In a feature article published on September 9, 2019, by Chemical Watch, reporter Lisa Martine Jenkins discusses the regulatory complications being caused by data gaps describing breakdown products of fluorotelomers. Fluorotelomers are compounds within the umbrella of per- and polyfluoroalkyl substances (PFAS), but not all of their carbon-hydrogen bonds have been replaced by carbon-fluorine bonds. Jenkins writes that while PFAS have previously been in the spotlight for their persistence in the environment, there has been an increase in concern about their presence in food contact materials (FCMs). This has prompted further investigations into resulting human exposure and health effects, including calls to ban PFAS entirely from food packaging (FPF reported) and a promise from Denmark to do so by 2020 (FPF reported).
Fluorotelomers such as 6:2 fluorotelomer alcohol (CAS 647-42-7) break down into, among other compounds, perfluorohexanoic acid (PFHxA; CAS 307-24-4). Studies into PFHxA’s toxicity are ongoing, with the industry association FluoroCouncil reported to have described its risk to humans as “negligible” and the German environmental agency rather proposing that it be classified as a substance of very high concern (SVHC). Discussions are also ongoing among researchers and regulatory agencies regarding which biomarker should be used to assess human exposure to breakdown products. The article goes on to discuss the challenge faced by governments to regulate these substances in the midst of such large data gaps. A number of short chain PFASs, including fluorotelomers, have already been approved for use in food packaging in the U.S. through the U.S. Food and Drug Administration’s (FDA) Food Contact Notification (FCN) program. Bioaccumulation is described as being a key concern for stakeholders and a property that should significantly impact any regulatory exposure limits.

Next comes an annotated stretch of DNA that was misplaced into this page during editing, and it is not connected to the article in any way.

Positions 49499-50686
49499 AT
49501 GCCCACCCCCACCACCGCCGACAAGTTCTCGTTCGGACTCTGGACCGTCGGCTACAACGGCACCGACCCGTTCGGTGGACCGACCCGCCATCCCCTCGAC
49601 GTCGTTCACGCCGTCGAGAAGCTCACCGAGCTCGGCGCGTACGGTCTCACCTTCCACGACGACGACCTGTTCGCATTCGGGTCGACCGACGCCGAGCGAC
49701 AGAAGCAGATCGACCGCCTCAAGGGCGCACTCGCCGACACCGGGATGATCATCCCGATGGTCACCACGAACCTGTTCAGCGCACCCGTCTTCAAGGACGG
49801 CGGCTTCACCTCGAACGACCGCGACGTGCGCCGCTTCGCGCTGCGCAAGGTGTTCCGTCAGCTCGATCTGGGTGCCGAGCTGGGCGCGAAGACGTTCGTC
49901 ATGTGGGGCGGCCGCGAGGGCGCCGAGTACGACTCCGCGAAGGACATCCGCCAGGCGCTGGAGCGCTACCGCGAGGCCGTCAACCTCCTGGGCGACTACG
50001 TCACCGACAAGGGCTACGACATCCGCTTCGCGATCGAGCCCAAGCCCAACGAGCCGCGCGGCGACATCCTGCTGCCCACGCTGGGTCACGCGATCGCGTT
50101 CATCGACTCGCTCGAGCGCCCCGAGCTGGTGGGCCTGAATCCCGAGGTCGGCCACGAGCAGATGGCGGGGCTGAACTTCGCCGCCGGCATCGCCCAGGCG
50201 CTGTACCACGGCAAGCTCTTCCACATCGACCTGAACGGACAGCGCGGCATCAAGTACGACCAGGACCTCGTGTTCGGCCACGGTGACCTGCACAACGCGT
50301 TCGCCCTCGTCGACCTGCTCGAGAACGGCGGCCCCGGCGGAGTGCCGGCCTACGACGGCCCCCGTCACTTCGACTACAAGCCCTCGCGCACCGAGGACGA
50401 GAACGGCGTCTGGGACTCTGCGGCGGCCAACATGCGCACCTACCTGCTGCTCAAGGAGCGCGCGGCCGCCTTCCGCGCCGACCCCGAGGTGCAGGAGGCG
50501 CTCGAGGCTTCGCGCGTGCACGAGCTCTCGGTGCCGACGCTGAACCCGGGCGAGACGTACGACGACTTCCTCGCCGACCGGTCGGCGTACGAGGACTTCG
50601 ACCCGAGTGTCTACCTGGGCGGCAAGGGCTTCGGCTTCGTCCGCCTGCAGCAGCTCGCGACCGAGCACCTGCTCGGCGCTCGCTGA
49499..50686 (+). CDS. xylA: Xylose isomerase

Ned Sharpless from the FDA said that the agency “does not have any indication that these substances are a human health concern … at the levels found in this limited sampling.” However, he went on to comment that “while the science surrounding the potential health effects of PFAS is developing, current evidence suggests that the bioaccumulation of certain PFAS may cause serious health conditions.” Non-governmental organization Environmental Defense Fund has challenged these FDA findings and also called for revoking the existing food contact notifications for PFAS (FPF reported).
Lisa Martine Jenkins (September 9, 2019). “Feature: Fluorotelomer data gaps create new PFAS regulatory challenge.” Chemical Watch